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Well, that is obvious ageism.

The funny thing about ageism is that its proponents are ever heading towards being in the very group that they discriminate against.

There have, I believe, been one or two Science Fiction films about young people who come to power and enact laws for involuntary euthanasia for all who reach a certain age. Time flies and then that same group find themselves targetted by the very laws that they brought in, which is the fun part. :D

Bit like Muslim groups who lobbied labour to introduce the religious hatered law, which they did thinking it would afford them protection , at which a bunch of Muslim blokes say something regarded as inappropriate and are prosecuted by the very law which they thought would protect them...

Or the anti Rohipnol law to protect women , and the first person prosecuted was a woman who spiked the drinks of rich men and emptied their houses and wallets while they were knocked out..

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One big difference between living here in the US as opposed to growing up in the UK is the US attitude to "senior citizens". Main reason is that the ACCP is a powerful voice here (for people over 55 like me). They are a political force hence the continual healthcare debate, Medicaid etc. Nothing to do with respect or fairness-you have to pander to them rightly or wrongly or you don't get elected. Same as the gun-owners and other right wing nut jobs-they are organised. Just an observation but relevent. It's the reason that WallyMart have so many OAP "greeters"-it's a political statement and good for Wallymart business, not because they are nice people with a social conscience.

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I can see the point of reducing the retirement age and, I think it might have worked 30 years ago. Unfortunately since then I don't believe the young have the same skills base to replace the older workers in like-for-like roles. For it to work, the young would need to either serve apprenticeships or acquire the requisite skills through work, training, higher education or some combination of these. It would also require the older generation to spontaneously lower their standard of living expectations and to desire less than 3 holidays a year, a new conservatory and a new 5 series.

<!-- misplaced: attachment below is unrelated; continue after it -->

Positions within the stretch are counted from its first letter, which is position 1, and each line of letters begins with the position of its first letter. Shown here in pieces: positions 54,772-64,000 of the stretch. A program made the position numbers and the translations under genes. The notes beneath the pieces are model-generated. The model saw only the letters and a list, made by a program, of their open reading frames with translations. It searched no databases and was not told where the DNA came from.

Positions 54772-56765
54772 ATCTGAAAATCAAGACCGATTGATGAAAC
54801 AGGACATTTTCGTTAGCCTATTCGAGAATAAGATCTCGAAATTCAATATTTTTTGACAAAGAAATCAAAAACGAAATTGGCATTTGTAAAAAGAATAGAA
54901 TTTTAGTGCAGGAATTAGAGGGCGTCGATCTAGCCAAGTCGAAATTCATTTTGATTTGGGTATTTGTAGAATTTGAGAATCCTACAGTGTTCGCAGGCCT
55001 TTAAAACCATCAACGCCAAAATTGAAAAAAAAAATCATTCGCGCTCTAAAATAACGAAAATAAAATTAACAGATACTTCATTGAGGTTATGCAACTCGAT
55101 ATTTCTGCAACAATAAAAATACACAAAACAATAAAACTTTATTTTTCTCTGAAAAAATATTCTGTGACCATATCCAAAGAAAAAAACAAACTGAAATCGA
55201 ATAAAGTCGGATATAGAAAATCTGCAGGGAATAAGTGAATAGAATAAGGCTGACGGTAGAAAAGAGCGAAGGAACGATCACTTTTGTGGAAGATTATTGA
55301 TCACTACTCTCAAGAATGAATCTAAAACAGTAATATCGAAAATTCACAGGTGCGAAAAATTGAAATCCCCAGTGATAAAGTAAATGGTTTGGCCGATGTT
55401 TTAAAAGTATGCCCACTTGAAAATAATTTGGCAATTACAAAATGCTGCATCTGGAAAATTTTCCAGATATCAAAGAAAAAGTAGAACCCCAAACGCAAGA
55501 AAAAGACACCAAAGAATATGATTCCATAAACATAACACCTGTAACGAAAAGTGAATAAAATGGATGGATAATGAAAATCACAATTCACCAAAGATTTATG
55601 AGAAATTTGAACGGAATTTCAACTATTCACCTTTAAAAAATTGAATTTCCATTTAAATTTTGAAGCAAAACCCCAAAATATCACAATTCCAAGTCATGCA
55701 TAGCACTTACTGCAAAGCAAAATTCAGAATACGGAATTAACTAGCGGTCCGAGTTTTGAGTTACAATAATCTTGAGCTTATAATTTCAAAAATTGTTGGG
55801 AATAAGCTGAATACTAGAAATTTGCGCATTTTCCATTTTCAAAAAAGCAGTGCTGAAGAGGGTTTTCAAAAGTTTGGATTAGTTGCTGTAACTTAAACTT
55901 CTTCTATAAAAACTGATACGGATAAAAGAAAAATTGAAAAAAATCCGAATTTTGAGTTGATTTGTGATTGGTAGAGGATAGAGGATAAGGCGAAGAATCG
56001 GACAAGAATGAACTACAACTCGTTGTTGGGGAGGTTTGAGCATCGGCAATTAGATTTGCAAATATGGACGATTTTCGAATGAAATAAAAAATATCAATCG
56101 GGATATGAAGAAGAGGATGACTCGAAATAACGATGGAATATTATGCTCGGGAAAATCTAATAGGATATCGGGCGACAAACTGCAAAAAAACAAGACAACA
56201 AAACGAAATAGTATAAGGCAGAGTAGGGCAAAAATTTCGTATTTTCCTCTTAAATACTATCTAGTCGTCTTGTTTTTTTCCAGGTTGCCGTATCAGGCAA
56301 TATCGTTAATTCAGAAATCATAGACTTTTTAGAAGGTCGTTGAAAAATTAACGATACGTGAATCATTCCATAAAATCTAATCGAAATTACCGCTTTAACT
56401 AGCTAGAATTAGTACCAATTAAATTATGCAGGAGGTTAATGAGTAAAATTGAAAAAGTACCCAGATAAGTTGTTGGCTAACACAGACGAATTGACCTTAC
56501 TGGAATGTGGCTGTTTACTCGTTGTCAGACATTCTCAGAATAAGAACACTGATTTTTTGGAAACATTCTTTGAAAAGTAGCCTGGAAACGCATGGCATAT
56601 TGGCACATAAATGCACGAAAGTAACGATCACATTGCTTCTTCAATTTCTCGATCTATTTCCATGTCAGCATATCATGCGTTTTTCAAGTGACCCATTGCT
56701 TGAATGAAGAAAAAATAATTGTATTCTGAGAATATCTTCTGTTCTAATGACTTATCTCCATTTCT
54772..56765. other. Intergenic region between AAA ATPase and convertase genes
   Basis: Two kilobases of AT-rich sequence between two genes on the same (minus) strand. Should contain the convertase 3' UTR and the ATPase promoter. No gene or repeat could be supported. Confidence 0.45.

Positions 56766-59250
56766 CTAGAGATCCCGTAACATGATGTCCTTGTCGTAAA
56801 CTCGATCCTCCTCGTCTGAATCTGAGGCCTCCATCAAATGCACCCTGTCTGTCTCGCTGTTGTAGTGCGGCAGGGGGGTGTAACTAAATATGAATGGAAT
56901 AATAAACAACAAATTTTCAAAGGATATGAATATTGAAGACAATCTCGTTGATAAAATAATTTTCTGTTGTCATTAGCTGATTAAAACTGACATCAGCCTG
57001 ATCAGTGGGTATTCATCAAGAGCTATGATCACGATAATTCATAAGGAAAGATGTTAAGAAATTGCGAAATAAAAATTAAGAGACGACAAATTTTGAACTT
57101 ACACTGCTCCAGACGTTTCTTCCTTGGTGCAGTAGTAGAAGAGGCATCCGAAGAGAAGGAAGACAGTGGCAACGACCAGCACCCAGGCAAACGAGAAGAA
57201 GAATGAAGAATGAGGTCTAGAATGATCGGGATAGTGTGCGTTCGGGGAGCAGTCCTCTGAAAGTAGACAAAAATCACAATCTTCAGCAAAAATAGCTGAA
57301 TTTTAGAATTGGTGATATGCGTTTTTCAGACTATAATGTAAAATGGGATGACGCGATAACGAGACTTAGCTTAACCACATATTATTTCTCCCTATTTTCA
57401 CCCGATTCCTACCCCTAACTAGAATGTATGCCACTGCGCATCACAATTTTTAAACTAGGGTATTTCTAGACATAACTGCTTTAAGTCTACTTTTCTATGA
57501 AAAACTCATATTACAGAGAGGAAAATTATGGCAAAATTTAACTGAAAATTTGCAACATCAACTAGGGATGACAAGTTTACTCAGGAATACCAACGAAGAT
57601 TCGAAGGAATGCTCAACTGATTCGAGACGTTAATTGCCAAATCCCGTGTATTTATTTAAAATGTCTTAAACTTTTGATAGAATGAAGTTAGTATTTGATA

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Lowering the pensionable age legally is one thing but reality indicates that if you are looking for work and are over the age of 45 (even 40) you are unlikely to find employment anyway. For many people who have recently lost or are about to lose their jobs the chances of finding another, let alone at the same position or salary are virtually nil. Government would be wasting their time to bring in such legislation as it is already being done for them by employers who either want younger staff who they assume will work for less money or middle management who don't want to employ anyone with better work experience than themselves. With the job situation as it is things will only get even worse for this age bracket and the cliched '50 somethings with spare cash for holidays and conservatories' will become just a distant memory. Of course this will impact on the younger population whereby parents will not be able to 'help out' at all, even allowing their kids to move back home as by then they will have either become repossessed, already rented out the rooms to lodgers who can actually pay in cash or downsized so their is no room at the inn and certainly no cash handouts. This is turn will make it even more difficult for the younger crowd was there will be less work around generally, if at all.

The government may find that many of these retraining and apprenticeship schemes that they are offering are going to be filled by the grey(er) brigade who are perhaps a bit more realistic about the current and future situation. Although the chances of a 55 year old former mortgage advisor newly qualified as a car mechanic finding work is laughable because it just is not going to happen. So yet another complete waste of taxpayers money.

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The no. years of NI contributions required is going down though. So, anyone with over 30 years NI contributions (i.e.paid ther 'stamp') will get a full state pension (at the moment it's 44 years for men and 39 years for women).